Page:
Travelers to the Magic City got a respite over the holidays as Miami-area hotels lowered their prices from one year earlier.
Average daily rate for Miami-Dade County hotels for this past New Year’s Eve, or Dec. 31, was $414.46 according to data provided to the Herald by CoStar, a national provider of financial information and commercial real estate analytics. That was down 9.5% from $458.17 one year earlier.
While those rates are still out of reach for many Americans, they mark a rare adjustment for Miami-Dade’s lucrative hotel industry and for the metropolitan area which for the past 12 months has produced the highest inflation among United States metros.
RevPAR, or revenue per available hotel room, fell by 6% from $373.58 to $350.62 for the last night of last year.
Average daily rate also dropped on Dec. 30, by 6% from $436.56 to $410.93. On Dec. 29, it went up slightly from $400.60 to $401.44.
“Hotels actively reduced their New Year’s Eve rates this year compared to last year,” said Daryl Cronk, director of the southeastern U.S. for CoStar, in an interview.
CoStar surveyed about 350 hotels in Miami-Dade County.
They now face a hyper-competitive environment, he said, and so, “hotels have to compete more on rate.”
Hotel owners did have something to rejoice about: lowering rates seemed to pay off. Occupancy on this past Dec. 31 rose to 84.6% from 81.5% one year earlier. It also climbed on Dec. 29 and Dec. 30.
South Florida’s hotel industry benefited enormously during the pandemic as this area was one of few destinations in the world that essentially kept beaches and other visitor attractions open. That drew tourists and also immigrants from other parts of the United States and the world. Hotels jacked up rates, becoming some of the costliest in the country.
But since last year, the world has opened up. Travelers have many other places to go in the United States, Europe, Asia and the Caribbean for vacations. The cruise industry is booming.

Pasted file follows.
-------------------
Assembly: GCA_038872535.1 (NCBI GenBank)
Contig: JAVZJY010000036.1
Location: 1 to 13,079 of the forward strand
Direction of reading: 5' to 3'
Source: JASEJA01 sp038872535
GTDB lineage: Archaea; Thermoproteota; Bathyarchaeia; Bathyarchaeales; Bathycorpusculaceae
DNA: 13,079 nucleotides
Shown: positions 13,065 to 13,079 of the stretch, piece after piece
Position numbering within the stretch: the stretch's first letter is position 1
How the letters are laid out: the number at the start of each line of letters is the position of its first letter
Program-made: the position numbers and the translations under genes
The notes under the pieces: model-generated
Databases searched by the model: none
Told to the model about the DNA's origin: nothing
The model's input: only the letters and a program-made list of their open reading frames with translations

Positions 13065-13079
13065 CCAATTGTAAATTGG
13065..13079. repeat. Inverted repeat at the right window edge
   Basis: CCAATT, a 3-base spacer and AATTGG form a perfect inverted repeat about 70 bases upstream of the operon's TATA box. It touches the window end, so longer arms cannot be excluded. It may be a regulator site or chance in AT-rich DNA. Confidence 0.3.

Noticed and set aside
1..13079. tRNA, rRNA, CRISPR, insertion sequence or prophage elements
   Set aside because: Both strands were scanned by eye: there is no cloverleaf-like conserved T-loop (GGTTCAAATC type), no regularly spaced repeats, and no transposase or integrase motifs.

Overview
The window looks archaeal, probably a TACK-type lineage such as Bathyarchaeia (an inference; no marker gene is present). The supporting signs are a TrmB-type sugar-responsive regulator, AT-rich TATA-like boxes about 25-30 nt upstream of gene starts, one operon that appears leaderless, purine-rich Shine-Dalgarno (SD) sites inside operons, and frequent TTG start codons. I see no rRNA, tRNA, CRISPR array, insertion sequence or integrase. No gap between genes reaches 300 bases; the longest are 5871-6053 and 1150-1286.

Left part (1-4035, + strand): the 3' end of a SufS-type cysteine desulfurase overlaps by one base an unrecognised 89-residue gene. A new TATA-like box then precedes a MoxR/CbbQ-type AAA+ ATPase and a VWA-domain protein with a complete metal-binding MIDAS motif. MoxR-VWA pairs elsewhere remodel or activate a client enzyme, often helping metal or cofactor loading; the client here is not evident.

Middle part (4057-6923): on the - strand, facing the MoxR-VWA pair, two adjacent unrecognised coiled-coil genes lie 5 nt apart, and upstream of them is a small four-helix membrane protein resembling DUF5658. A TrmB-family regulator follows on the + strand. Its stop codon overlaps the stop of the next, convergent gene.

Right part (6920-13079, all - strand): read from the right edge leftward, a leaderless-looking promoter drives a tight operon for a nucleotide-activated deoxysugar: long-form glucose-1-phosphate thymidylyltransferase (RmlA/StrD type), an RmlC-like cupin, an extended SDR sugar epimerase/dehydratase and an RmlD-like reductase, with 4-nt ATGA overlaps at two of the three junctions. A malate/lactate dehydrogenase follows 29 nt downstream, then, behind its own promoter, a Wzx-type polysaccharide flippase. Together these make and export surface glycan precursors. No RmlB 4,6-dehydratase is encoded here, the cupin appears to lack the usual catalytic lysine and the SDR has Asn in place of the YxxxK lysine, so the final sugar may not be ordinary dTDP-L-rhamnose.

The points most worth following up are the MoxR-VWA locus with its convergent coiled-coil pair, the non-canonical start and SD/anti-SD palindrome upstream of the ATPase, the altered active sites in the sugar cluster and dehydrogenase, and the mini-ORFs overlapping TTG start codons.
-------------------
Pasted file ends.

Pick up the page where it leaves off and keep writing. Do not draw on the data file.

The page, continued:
Tourism to South Florida softened in the first half of last year and some even cited “Florida fatigue” as one major factor, describing people who had come to the Sunshine state multiple times during the pandemic but were now going elsewhere.
“For a while, South Florida was the place to go,” said Cronk. But, “it’s now a much more competitive environment today.”
While full year data is not yet finalized, that price cooling likely extended throughout 2023 and early 2024 the CoStar executive said.
That is because the average daily rate for Miami-Dade County hotels for last year through Nov. 30 was down about 6% according to the consultancy. Hotel occupancy fell about 2%.
But the demand is there: Miami is “seeing a return of the international market,” said Rolando Aedo, chief operating officer of the Greater Miami Convention & Visitors Bureau, in an interview with the Herald.
The arrival of the world’s largest cruise ship, the Icon of the Seas, to PortMiami this week, will also be a “significant contributor” to increased need for hotel rooms, he noted.
With the ship’s capacity of 5,610 guests, that could signify at least another 1,000 hotel rooms per week, his organization estimated.
As Cronk said, “Miami still has a very robust hotel market in the U.S.”
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